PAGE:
Sunday, November 24, 2013

Irma la Douce

This week ushers in the season in which millions of Americans, whether they know it or not, pay homage to the mild-mannered matron seen here clutching her magnum opus...

Should you be one of the Gentle Readers not raised in the U.S. of A., or at least in a significant middle-class swathe of it, it's hard to explain just how influential The Joy of Cooking has been for the past eight decades or so.  Julia Child may have revolutionized the way Americans think about cooking, turning the nation on to the arcane secrets of the French grande cuisine, but Irma Rombauer laid the solid foundation on which she could build.

Ours was a Joy household, a subject of some acrimony among the extended family, as my paternal Grandmother Muscato fell into the rival camp that favored Fannie Farmer and her Boston Cooking School Cookbook.  Farmer's tome predated the Joy by a generation, and in Grandmother's opinion Rombauer was far too soft on canned mushroom soup and other suspect innovations.  Even in the face of such full-on opprobrium, however, Mother's wedding-gift copy of the Boston School was, to my knowledge, never cracked, while her wartime 1943 edition of the Joy was a dogeared, stained, and intimately familiar presence in the kitchen.  It wasn't until we left our hometown - unwillingly, in straitened circumstances, and rather under a cloud - and decamped for suburban Philadelphia that she recognized the inevitable and lashed out for the 1975 edition, mostly because the spine of Old Reliable had essentially disintegrated and random pages were liable to fly about the kitchen at just the wrong moment.  Although she never fully reconciled herself to it, she held on to that version of the book until she passed into the Kitchen Eternal.

She found a copy of '75 for me to take into my first apartment, and I consulted it this evening to make the first of this year's holiday dishes, its estimable corn pudding, for an office Thanksgiving tomorrow.  We have dozens of cookbooks - Jamie Oliver, Craig Claiborne, Julia of course, from restaurants we've liked, and a sheaf from various mid-century ladies' club and the churches of your more discriminating denominations (church cookbooks are a fantastic source for reliable comfort-food recipes) both inherited and picked up at flea markets hither and yon.  As the holidays approach, though, in our house and I'm going to guess in at least a few of yours, out comes Mrs. Rombauer's baby.  I hope you have a '75 or previous (or at least anything but the abomination that was 1997), and that it brings to you as it does to me a warm and pleasant feeling to consult again its ever-patient, commonsensical pages.

My dear sister, I believe, has most of the family-heirloom cookbooks, and I expect somewhere on her shelves are both Grandmother's well-worn Boston and mother's still-pristine one.  In a drawer somewhere, I know she has the box that holds the tattered remnants of Old '43.  The ambitions of the original Joy of Cooking were simple - to instruct the budding housewife in the basic techniques of everyday cooking, circa 1930 - and its scope was limited.  Today's edition of the Joy is all over the place, with tame versions of Irma's full-fat recipes jostling for space with instructions on preparing sushi rice or a bastardized version of a fiery Ethiopian wot.  I imagine it has something corn-pudding-like, but it's not something I'd rely upon.  I have my '75, and based on dinner tonight (I made two corn puddings, you see), I can attest that it's come through for me again this year as always.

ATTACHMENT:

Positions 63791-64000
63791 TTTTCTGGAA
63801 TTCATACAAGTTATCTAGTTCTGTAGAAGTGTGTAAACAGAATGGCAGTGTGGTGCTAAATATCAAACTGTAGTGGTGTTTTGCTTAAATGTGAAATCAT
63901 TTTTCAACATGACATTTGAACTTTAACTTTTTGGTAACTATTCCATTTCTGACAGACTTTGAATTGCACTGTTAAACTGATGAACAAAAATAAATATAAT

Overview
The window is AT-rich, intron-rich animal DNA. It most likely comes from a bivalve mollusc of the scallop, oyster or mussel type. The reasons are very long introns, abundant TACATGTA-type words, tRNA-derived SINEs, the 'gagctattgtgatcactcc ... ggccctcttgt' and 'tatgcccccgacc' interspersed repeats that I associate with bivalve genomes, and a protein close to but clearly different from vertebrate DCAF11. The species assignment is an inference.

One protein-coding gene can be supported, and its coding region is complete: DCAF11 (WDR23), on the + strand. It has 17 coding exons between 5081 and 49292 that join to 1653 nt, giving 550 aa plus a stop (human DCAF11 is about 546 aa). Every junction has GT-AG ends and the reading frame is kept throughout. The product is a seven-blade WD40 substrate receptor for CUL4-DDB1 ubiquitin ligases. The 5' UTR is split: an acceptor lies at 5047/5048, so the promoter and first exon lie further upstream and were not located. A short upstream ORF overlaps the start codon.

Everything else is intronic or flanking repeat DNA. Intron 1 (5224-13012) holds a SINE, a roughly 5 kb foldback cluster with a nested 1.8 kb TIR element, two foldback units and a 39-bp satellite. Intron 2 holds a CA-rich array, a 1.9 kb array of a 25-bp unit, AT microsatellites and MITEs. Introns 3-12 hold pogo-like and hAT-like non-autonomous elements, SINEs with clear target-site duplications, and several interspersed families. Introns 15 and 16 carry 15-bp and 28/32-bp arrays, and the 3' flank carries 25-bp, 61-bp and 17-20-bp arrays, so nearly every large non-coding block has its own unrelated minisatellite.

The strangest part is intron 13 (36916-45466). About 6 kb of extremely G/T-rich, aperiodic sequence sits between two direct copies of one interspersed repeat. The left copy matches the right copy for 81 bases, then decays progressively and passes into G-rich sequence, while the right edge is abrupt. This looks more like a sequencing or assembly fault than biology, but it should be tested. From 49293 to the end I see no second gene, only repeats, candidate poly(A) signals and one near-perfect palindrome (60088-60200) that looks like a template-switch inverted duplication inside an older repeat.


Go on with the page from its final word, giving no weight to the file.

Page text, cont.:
1. The '97 edition was indeed an abomination. I have copies of many of the editions leading up to it, however, including a facsimile of the original, and even though I have a bookcase full of other cookbooks Mrs. Rombauer is the one I turn to first, every time. It was the only cookbook my mother owned, I grew up on it, and it (pre-1997) is still the most reliable and least pretentious cooking manual I own. I'll always be grateful to Mrs. R and her daughter.

  2. If only my mother had been guided by Joy. Actually, in more ways than just cooking.

  3. We in the UK at a similar time (the 30s) probably still relied upon dear Mrs Beeton for such sage advice as "Gloves are worn by ladies at dinner-parties, but should be taken off before the actual meal begins." Then, of course we had the privations of another war - food preparation during which was ably overseen by the marvellous Marguerite Patten (happily still with us) - before the continental fripperies of Elizabeth David gradually subsumed us. I am not certain any of these ladies tackled corn pudding. Jx

  4. My student's need to read this post! I keep trying to instill in them the need to know their cookbooks as social as well as culinary history.

    1. Send 'em on over - I'm happy to tell them what's what.

      Were I ever to write anything serious, I think it would be a meditation on the lost world of small-city bourgeois America (Yankee edition), and the intricate, invisible network of givens and expectations our parents and grandparents navigated, the arcane divisions into "nice" and "common" that ruled their lives, the hierarchies of cookbooks, silver patterns, denominations, street-by-street neighborhoods and so much more.